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Choosing a VPN for your iPhone or Android doesn’t have to be difficult.

Sarah Tew/CNET

How to choose the best mobile VPN

Whether you’re using an iPhone or an Android smartphone, your first step is the same: Find a VPN you like that’s compatible with your mobile device. Here’s how:

1. Browse CNET’s list of the or . If your aim is just to browse on public Wi-Fi securely, look for a VPN service that has servers located in your current country. The general rule of thumb is the closer the hardware, the quicker the VPN connection. 

2. We love 30-day guarantees and seven-day trial periods (and ), but completely free VPNs are rarely safe, and are often just a way for unseemly companies to get hold of your data.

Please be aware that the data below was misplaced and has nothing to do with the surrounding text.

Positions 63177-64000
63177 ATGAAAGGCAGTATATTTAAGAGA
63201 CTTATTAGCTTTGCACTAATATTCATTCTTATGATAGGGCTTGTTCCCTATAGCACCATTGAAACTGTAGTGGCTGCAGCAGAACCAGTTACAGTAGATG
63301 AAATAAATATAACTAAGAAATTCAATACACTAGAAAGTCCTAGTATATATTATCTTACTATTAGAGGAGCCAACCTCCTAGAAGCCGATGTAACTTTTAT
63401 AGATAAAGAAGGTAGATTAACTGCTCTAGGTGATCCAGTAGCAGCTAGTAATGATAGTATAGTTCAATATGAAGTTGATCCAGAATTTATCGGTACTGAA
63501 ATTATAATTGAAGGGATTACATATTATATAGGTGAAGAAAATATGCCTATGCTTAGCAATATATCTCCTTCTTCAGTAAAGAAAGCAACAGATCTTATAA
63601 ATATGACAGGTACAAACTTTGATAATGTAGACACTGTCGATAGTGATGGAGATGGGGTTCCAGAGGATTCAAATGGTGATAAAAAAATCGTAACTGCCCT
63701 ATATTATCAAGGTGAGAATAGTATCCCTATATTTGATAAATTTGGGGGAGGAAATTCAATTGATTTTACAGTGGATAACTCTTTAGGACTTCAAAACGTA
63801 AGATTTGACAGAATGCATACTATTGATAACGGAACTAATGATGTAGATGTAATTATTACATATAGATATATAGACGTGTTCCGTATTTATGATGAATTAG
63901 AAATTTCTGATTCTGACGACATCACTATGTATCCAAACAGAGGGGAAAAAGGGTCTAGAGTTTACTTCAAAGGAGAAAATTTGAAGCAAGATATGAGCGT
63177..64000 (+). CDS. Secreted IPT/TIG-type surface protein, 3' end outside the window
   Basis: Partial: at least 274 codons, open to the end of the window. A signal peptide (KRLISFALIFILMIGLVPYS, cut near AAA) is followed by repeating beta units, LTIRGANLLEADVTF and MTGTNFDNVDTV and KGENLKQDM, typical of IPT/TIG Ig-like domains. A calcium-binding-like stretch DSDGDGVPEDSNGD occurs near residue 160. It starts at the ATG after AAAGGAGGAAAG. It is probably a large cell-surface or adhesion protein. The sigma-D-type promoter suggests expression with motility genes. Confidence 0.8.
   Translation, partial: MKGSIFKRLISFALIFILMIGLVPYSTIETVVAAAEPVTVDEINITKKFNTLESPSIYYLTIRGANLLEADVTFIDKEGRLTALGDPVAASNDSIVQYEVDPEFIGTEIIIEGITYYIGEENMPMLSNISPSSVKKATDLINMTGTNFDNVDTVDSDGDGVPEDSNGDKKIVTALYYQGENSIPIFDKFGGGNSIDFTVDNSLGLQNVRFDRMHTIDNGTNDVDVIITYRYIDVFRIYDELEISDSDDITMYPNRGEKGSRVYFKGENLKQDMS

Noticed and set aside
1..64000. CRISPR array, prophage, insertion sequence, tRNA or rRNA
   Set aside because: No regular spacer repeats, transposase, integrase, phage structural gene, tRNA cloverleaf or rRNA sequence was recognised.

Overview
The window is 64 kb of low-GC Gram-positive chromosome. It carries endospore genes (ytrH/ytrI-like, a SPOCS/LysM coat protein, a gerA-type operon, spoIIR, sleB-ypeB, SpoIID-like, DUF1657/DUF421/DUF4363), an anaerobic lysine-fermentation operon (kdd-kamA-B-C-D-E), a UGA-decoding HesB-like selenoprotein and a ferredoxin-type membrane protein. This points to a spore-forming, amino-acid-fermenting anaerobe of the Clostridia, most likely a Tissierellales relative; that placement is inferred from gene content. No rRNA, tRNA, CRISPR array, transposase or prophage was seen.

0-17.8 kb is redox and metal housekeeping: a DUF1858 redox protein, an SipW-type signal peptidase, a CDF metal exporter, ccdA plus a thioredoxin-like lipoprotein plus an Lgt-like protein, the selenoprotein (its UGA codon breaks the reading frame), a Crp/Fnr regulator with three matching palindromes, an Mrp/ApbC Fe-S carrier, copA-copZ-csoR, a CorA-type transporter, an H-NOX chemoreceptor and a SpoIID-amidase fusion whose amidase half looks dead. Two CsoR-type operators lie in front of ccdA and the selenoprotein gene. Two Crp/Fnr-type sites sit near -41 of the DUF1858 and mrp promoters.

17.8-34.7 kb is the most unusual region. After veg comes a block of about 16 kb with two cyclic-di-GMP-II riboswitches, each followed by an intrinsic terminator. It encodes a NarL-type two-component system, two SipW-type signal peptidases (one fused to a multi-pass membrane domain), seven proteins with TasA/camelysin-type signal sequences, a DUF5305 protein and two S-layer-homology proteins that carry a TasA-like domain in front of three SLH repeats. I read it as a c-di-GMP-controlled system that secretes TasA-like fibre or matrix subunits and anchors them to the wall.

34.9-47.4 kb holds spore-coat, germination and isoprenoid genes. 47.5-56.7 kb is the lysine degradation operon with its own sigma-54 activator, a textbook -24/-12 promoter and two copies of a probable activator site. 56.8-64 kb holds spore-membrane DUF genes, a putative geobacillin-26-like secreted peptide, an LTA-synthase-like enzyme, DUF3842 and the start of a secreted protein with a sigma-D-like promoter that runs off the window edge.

If you’re looking to invest in a VPN for the long haul, you’re going to need more than 10 minutes of research time. But when you’re ready to take a deeper dive, CNET has , and a

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How to set up a VPN on an Android phone

Now that you’ve chosen the VPN you want to use, follow these steps to get it up and running on your Android device: 

1. Open the Google Play store app on your mobile phone and tap the search bar at the top of the screen. 

2. Type in the name of the VPN you’d like to use, and select it from the list of apps that pops up. Take a look at the app’s creator to make sure you’re downloading the official app instead of a copycat. The name of the company and app creator should match up. Click Install and wait for the app to download. 

3. Once the VPN app is installed, leave the Google Play store and return to your phone’s home screen to click on the VPN app and Daftar Harga Handphone Samsung Terbaru open it. 

4. The first time you open any paid VPN app, you’ll be asked to provide your login information or to sign up for the service. If you’re asked to sign up using an email address (which is the case for almost all services), be sure to check your email for a confirmation link from your new VPN provider.